My House Is Never a Mess by Guest Blogger Laurie White (Part 2)

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My House is Never a Mess

A Continuation of My House Is Never A Mess, Kindly see here if you have missed Part 1

2.If your house is already out of control, clean it one room at a time. And don’t just clean up, figure out where everything should go, and where it can be most easily accessed. Teach the plan to the children—in fact, allow them to be part of the process of figuring it out. Finding a place for everything can be a highly challenging and creative endeavor in itself, especially in a small house with limited cabinets and shelves. Treat it like a riddle, and be determined to find a spot for all items. Make a trip to Goodwill or sell stuff if you have to. Be ruthless. And remember that all of this is worth at least one homeschooling unit in systems analysis.
Master that room, and then move to the next. Keep rooms so that if everyone gathers at one time, they can clean it up completely in less than 10 minutes without stuffing anything under a sofa. We got our house down to where it could be company presentable (downstairs only) in 10 minutes. The one exception was the dining room table which was a table for ongoing projects and things to be sorted. I never quite conquered the table, and I admit it, I’m still trying.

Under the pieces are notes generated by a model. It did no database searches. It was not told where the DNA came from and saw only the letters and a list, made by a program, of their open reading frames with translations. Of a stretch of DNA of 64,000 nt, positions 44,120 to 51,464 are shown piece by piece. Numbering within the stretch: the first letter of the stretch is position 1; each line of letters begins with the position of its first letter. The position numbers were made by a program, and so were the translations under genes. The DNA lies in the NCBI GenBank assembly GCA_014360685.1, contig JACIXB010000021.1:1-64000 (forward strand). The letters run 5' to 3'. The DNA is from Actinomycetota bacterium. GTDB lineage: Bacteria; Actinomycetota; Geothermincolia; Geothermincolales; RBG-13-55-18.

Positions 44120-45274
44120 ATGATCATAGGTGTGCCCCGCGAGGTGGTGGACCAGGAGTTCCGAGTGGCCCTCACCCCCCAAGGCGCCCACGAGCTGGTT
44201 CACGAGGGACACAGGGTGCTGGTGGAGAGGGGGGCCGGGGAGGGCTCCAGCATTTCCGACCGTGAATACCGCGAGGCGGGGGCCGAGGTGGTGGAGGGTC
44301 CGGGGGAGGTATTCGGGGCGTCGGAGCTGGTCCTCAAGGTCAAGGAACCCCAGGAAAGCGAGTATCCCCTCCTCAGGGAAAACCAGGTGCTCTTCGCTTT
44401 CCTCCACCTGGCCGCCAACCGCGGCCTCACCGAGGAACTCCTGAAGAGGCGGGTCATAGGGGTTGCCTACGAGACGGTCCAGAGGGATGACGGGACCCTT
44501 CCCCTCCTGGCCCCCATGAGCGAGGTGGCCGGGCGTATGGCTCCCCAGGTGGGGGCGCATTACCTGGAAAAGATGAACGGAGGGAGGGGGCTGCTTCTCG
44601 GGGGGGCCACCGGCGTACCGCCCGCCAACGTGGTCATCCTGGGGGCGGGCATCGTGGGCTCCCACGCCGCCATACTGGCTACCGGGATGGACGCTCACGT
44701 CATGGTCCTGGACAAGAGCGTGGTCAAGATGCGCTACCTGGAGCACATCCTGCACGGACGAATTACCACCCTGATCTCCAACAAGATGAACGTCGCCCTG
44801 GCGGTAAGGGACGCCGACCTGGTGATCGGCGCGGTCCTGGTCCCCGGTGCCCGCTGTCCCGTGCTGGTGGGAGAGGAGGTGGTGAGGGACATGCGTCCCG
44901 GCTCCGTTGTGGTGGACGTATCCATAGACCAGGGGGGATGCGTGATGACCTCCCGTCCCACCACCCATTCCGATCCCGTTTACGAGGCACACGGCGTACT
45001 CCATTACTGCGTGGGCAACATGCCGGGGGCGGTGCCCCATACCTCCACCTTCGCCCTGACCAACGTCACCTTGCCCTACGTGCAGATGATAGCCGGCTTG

3.Use labels. When learning to keep order, don’t worry how the labels look, label everything—drawers, cabinets, anything that keeps things that tend to get left out. Many times an item gets left out because the user has forgotten where it goes. Labels enable everyone to know where to find it, and best of all, where to put it back.

4.Handle papers only once if possible. Don’t sort, then put them aside only to have to sort through them again later.

See Here for Part 3

1 Comment

  1. Jennifer

    HAHA! I love the part about remembering that this process is worth one unit of systems analysis in homeschooling…LOL! Great tips..thank you!


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